Business and Investment Opportunities

Niger’s economy has been traditionally largely based on subsistence crops and livestock. Niger is at the same time a land of opportunities with various assets:

  • Niger has vast land areas suitable for the development of more intensive agro- and pastoral-business
  • Niger’s basement is rich in mineral resources as uranium, oil and gas, gold, iron, phosphates, coal, limestone, gypsum, cassiterite, etc.

This requires a significant diversification of the economy with the development of a national and international dynamic private sector within clear and favourable regulatory and institutional framework. Niger is today a changing country and offers significant opportunities to both consultants and service providers, contractors and suppliers as well as investors. Such a development contributes getting young people into the labour market and to overall wealth and stability.

Regulatory and Institutional Framework

Niger has undertaken major reforms to provide an attractive institutional, tax and legal framework for investments and to improve business climate. Among the provisions and measures taken, following can be highlighted:

  1. The Investment Code has been revised to stimulate investments and job creation by providing tax benefits for investors as well as several other benefits including among others:
  • Facilities for the acquisition of the right to exercise and property,
  • Possibility of using the International Centre for the Settlement of Investment Disputes (ICSID),
  • Unlimited opportunities to transfer profits and revenues,
  • Speedy approval procedures
  1. The One-Stop Shop for business start-ups which has made it possible to combine in one place all forms of business creation services. This made it possible to reduce all formalities for starting a business to 3 days. Among other initiatives to promote development of formal business activities, the minimum capital for the creation of a limited liability company has also been reduced from 1.000.000 CFA Francs to 100.000 CFA francs.
  2. The Mining Code and the Oil and Gas Code defines simplified procedures for granting prospecting, research and exploitation permits and which provide specific advantages to investors, including the tax conditions as well as the right to export the production as well as the free transfer of funds.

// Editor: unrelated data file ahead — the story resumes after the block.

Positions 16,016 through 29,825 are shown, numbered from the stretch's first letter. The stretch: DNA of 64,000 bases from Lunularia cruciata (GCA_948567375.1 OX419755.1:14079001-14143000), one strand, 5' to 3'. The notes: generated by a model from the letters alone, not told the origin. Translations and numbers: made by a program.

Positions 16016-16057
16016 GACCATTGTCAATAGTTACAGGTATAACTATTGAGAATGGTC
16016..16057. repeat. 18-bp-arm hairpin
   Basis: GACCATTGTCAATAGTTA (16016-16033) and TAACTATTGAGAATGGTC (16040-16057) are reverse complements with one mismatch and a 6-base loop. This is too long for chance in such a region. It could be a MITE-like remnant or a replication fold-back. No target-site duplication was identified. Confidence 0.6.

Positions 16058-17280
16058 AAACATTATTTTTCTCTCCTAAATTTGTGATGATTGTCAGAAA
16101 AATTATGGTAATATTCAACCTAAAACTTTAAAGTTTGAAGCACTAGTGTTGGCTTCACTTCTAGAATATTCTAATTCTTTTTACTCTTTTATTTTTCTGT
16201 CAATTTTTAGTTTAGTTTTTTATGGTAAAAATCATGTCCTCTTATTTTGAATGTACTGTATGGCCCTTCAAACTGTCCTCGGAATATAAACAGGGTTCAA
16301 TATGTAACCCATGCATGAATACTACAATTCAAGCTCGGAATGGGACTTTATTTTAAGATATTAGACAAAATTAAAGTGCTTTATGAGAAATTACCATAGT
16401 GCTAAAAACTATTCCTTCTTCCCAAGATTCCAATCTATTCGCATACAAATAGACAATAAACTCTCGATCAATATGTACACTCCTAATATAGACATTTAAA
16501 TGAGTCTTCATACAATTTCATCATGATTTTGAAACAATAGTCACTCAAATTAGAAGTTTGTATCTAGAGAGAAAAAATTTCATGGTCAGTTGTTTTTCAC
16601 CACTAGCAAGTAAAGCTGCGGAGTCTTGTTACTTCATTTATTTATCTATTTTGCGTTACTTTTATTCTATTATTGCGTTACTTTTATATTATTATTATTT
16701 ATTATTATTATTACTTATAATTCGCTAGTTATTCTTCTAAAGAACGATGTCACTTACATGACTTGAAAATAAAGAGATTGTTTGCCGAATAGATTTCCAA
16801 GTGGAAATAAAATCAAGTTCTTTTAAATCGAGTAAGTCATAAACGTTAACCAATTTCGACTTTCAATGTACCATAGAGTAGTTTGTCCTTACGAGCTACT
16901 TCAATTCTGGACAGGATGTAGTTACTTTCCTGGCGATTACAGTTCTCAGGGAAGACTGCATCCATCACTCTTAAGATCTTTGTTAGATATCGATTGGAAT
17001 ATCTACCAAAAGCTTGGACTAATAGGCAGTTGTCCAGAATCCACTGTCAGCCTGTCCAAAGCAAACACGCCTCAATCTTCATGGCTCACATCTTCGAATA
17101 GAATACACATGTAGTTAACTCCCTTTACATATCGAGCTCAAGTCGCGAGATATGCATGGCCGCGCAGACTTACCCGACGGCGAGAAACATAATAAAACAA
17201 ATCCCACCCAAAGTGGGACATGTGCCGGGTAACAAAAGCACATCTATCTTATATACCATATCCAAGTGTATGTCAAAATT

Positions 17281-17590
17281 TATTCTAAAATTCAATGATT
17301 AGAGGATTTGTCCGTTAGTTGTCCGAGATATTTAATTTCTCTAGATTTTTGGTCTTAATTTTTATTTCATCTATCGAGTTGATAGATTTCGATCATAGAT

3. The Public Procurement Code which grant access to public tenders and establish clear and transparent procedures for awarding public contracts
  4. The law governing public-private partnerships (PPP), which enables the country to benefit from an attractive framework for the funding of large-scale projects in the infrastructure, agricultural and social housing sectors. A support Unit for the Public and Private Partnerships (Cellule d’Appui au PPP: CAPPP) has been established at the Prime Minister’s Office. As well as Special Commission for PPP Contracts.
  5. The Reviewed Code of Labour provides several benefits to investors including freedom of employment and easy access to work visas for foreigners.
  6. The National Customs Code which offers several advantages to both national and foreign investors through a range of economic, suspensive and special regimes.
  7. Institutional measures:
  • Establishment of the High Council for Investment in Niger (Conseil National des Investisseurs Privés: CNIP) as a framework for dialogue between the State and national and foreign investors to improve the business environment and promote investments.
  • The creation of a Permanent Consultative Committee (Conseil Consultatif Permanent: CCP) between the Ministry of Trade and Promotion of the Private Sector and the Niger Chamber of Commerce and Industry to find solutions to the concerns of economic operators.
  • The creation of the Mediation and Arbitration Centre in Niamey (Centre de Médiation et d’Arbitrage du Niger: CMAN) offering simple and fast alternative to commercial disputes.
  • The creation of the Niger Commercial Court in Niamey, which will speed up the treatment of commercial disputes.

The “Code of Investments in the Republic of Niger” exist in an English version. To access the English version, click on the image above. All the specific codes mentioned in the text beside can all be required in the French version. Don’t hesitate to contact the Embassy for any information or support to develop business activities in Niger.

To access the brochure “Invest in Niger”, click on the image above. Some useful links :
La Maison de l’Entreprise :
eRegulations Niger :
Le tribunal de Commerce de Niamey :
Institut National de la Statistique :

Business sectors


In the field of agriculture, with 15 million ha of cultivable land, including 270.000 ha of irrigable land in the areas of Irhazer, the Niger River valley and the Komadougou-Yobe valley, outside the subsistence agriculture, Niger has a significant production of beans, onions, rice, tiger nuts, sesame, groundnuts, garlic, pepper, gum arabic, cotton etc. The increasing regional demand, especially for these cash crops, combined with the impact of the “3N” project (les Nigériens Nourissent les Nigeriens), represents significant opportunities to develop the agricultural production and processing both as large scale projects as well as local development projects.